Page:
Year of Projects: Crochet Master Class – Interview with Crochet Master, Julia Bryant

Posted by Underground Crafter on September 11, 2011 | Short Link

(This post is part of my Year of Projects: Crochet Master Class series.  You can find my first two posts on Tunisian crochet here and here.)

I’ve been working on Tunisian crochet a lot in the past few weeks since I’m teaching beginner Tunisian classes at the Finger Lakes Fiber Arts Festival on Saturday and the North Jersey Fiber Arts Festival on September 30.  Today, instead of an update on my Tunisian crochet project, I’m so pleased to share an interview with one of the Masters featured in Crochet Master Class, Julia Bryant.  Julia is an accomplished needleartist who was born in Southampton and now lives in Toronto.

I love Tunisian crochet and I was struck by the beauty of Julia’s work when I was first exposed to it through Crochet Master Class. Julia can be found on her website, Fibre Fantastics, at the Downtown Knit Collective‘s monthly meetings, or at the Regal Order of Crocheters and Knitters (ROCKS) Guild meetings.  All photos in this post are used with Julia’s permission.

Julia, wearing her Tunisian Chevron Sweater.

Underground Crafter (UC): How did you first learn to crochet and Tunisian crochet?

Julia: I learnt to knit and crochet as a young child in England.  Store bought sweaters were a luxury, so we made our own, often ripping out a garment we had outgrown and re-knitting it.  (UC comment: Everything old is new again!  Julia was upcycling before anyone even knew the term.) Knitting was my first love, but crochet, cross stitch, weaving and other crafts have always been an important part of my life.

Tunisian crochet took hold about 30 years ago.  I found a pattern for a stained glass afghan in Tunisian crochet in a Woman’s Day magazine, and it seemed a great way to use up my stash.  Well, it seemed far toonice to put on my bed, so I transformed it into a poncho which I am still wearing to this day.

As you can tell, Julia is no "one trick pony." Her Shawl from the Sea is designed in standard crochet.

UC: What inspired you to start designing?

Julia: After I discovered the joy of Tunisian crochet and the colour inlay technique I found there were no patterns to be had, so I started designing – there were many mistakes along the way!

The color work on Julia's Celtic Jacket is particularly striking.

UC: You work frequently in Tunisian crochet.  What do you enjoy about it?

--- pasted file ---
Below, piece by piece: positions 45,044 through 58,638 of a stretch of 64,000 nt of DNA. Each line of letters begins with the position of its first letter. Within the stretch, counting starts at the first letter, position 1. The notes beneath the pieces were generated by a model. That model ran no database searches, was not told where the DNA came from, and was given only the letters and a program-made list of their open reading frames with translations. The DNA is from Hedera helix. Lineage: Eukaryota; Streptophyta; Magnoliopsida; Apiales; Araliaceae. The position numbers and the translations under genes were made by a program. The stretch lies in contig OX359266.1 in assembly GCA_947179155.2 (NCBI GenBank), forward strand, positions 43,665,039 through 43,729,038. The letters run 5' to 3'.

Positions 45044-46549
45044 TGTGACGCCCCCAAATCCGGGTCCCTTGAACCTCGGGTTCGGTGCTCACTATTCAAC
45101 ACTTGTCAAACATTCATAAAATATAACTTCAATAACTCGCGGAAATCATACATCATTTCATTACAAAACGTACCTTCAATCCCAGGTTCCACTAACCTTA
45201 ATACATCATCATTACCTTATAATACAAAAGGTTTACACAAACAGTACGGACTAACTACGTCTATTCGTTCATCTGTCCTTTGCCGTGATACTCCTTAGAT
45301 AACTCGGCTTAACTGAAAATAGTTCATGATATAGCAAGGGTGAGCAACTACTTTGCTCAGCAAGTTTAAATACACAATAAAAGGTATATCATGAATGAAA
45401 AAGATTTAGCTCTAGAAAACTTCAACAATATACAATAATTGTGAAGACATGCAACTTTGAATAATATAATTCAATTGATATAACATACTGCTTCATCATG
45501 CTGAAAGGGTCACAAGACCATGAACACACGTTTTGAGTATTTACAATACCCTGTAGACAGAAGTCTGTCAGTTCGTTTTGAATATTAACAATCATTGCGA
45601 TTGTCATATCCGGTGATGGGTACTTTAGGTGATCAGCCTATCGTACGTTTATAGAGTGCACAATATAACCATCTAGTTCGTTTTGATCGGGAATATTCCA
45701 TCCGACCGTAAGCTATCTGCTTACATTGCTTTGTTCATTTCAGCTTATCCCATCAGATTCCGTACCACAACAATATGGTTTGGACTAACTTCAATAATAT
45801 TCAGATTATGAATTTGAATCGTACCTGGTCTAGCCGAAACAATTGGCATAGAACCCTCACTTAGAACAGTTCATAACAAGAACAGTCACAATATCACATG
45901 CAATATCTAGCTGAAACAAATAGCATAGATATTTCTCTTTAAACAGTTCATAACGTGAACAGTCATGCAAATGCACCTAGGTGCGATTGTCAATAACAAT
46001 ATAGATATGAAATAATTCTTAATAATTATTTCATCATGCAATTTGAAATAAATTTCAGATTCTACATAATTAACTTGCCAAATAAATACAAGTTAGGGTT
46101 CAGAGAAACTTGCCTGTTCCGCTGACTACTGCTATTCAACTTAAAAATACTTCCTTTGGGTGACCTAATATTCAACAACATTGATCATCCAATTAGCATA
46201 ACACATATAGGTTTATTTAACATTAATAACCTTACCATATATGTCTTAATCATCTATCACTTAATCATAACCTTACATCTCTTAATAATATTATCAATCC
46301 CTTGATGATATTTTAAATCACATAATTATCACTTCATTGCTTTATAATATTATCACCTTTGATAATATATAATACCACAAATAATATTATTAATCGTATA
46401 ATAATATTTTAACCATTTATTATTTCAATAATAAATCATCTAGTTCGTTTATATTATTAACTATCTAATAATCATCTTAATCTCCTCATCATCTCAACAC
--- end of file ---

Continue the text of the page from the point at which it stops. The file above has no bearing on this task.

Julia: I love the fabric that it produces, and it gives such definition to the shapes and colours of the designs.  It is also a wonderful background for bead work.  (UC comment: Julia’s pattern in Crochet Master Class is a lovely beaded coat for a young girl with floral designs made with Tunisian crochet to achieve an embroidered effect.)

Julia's eye for color is really evident in her Hanging Garden.

UC: How did you start teaching Tunisian crochet?

Julia: I have always loved to teach, and started at my local Knitters’ Guild, and branched out from there.  The largest class I have ever taught is to 30 people.

Julia's Folkloric Blanket.

UC: What do you find most rewarding about teaching Tunisian crochet?

Julia: Students are able to produce a nice even fabric quite quickly.  I always provide a small project that can be finished in class, and as the piece progresses I introduce colour inlay and bobbles.  I have taught it to crocheters, knitters and to some students who have had no experience in either.

Julia's Tequila Sunrise incorporates many stitch patterns and beautiful motifs.

UC: Where do you generally find your creative inspiration?

Julia: In the world around me.  I have travelled extensively in Morocco, where I am surrounded by incredible colours and designs everywhere I look, and I have incorporated many of their tile designs into my work.  Art galleries, museums and books also feed my creative muse.  (UC comment: I’d like to mention that when I visited Toronto in 2006, I was extremely impressed with the collection at the Textile Museum and the city’s overall friendliness towards the fiber arts.  I’m sure living in such an environment can also “feed the creative muse.”)

Julia incorporates her Memories of Morocco into a Tunisian crochet jacket.

UC: What is your favorite crochet book in your collection (besides yours, of course)?

Julia: I do not have a favourite crochet book.  Books of designs from all parts of the world are my standbys.

Julia's Tiffany Wrap uses a great stained glass effect.

UC: You seem to be multi-craftual.  What’s your favorite “go to” craft when working on personal projects?

Julia: My projects vary according to the space I am in.  Simple knitting while waiting in the doctor’s office, elaborate Tunisian crochet projects sitting on the dock at the cottage, something less challenging after a tiring day.  My four grandchildren inspired to make each of them a Tunisian crochet blanket and a cross-stitch sampler.

UC: Do you have anything else you’d like to add?

Julia: I feel blessed to have the skills I have, and to be able to share them with others.  I have met many wonderful people through  knitters’ guilds and conferences.   Knitting or crocheting on trains, planes and buses will often lead to conversations.  Seeing the joy in someone’s eyes when they finally “get it”.  Welcome to the world of craft and creativity!

Thanks again, Julia, for stopping by for an interview and sharing your amazing work!

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